The Lost Weekend
Mary-Alice Arceneaux has started a new career at age 70 as the newest member of the Sinful Ladies’ Detective Agency. She is happily learning the principles of detection from Ida Belle, Gertie, and Fortune–and of course, picking up tips from her beloved mystery novels. But Mary-Alice finds herself on the wrong side of the interrogation table when her cousin Celia accuses her of a shocking crime.
Unfortunately, Celia’s story looks plausible–at least to a sheriff under intense pressure to make a quick arrest. Now Mary-Alice and the Sinful Ladies have to find out what Celia’s hiding, and find it fast…or Mary-Alice will pay with her freedom.
“Don’t you try to fool me, Celia Arceneaux,” Mary-Alice scolded. “I know what you’re up to.”
“I’m speaking the truth,” Celia whispered.
“It’ll only get worse, darlin’. This time you landed in the hospital, next time it might be the morgue. You don’t have to protect him, Celia.”
It was impossible to discern any expression in Celia’s swollen features.
Celia started to move her lips, and then gave up.
“Celia,” Mary-Alice persisted, “You can’t just go around inventing stories about how this one kidnapped you or that one beat you. The sheriffs don’t take kindly to folks telling them falsehoods. Why, Deputy Sheriff Carter LeBlanc just went over to Fortune’s house today and tried to search it.”
Celia’s eyes widened by a millimeter.
“Well of course he did, Celia. Now, that girl knows her rights and she told him he was going to need a warrant. But he will get one, Celia, and he’ll be back, and you and I both know he’s not going to find anything. Not only that…”
Mary-Alice never liked to tell a lie, especially when she was in the middle of reprimanding someone else for doing the same thing. But she reasoned that a little deceit in the service of the greater good was no crime.
“I don’t believe you’ve been inside that house since young Fortune moved in, Celia. She’s made all kinds of changes inside, moved things around and such. What do you suppose is going to happen when your description of Fortune’s house is different from what Deputy Sheriff LeBlanc finds?”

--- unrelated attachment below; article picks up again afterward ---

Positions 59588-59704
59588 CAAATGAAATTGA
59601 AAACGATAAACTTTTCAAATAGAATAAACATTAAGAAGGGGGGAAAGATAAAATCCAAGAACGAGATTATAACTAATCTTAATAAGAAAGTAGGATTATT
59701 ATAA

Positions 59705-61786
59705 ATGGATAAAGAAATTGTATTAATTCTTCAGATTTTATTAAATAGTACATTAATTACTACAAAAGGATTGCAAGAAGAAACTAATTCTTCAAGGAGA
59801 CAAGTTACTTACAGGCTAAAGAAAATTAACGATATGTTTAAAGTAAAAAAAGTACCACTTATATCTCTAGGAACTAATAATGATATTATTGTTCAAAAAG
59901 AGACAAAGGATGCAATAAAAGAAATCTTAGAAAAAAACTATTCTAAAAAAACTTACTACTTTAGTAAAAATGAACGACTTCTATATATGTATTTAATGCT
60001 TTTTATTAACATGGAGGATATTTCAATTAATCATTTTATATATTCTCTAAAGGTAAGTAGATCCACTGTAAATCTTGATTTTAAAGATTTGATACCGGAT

“Don’t call it her house,” Celia whispered. “That Yankee strumpet will never own a house in Sinful as long as I’m alive.”
“Call it Marge’s house then, if you like,” Mary-Alice replied. “My point is that if Carter catches you out in a lie, you’ll be in trouble. Do you know you can go to jail for making a false statement to a law enforcement officer? Well, you can. And then whoever did this to you will walk free.”
Celia was quiet for a long time. Finally she gathered the strength to speak.
“Perhaps I misremembered,” she murmured.
“Don’t be afraid to tell the truth,” Mary-Alice encouraged her. “Who did this to you, Celia?”
“It’s coming back to me now.”
“Good for you, darlin’. You tell me exactly what happened.”
“The place I was held captive…it was the Old Cooper Place.”
“The…now Celia, you’re getting it all mixed up. The old Cooper Place is where I live!”
“I’m not mixed up at all, Mary-Alice.” Celia’s distended face was expressionless, but her tone was ice-cold. “And as you were prideful enough to show the place off after you fixed it up. I believe I could describe the interior quite accurately. Do you remember demonstrating how you’d organized your bedroom closet?”
“Celia!” Mary-Alice exclaimed. “You wouldn’t!”
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This story is a licensed work in Jana DeLeon’s Miss Fortune world.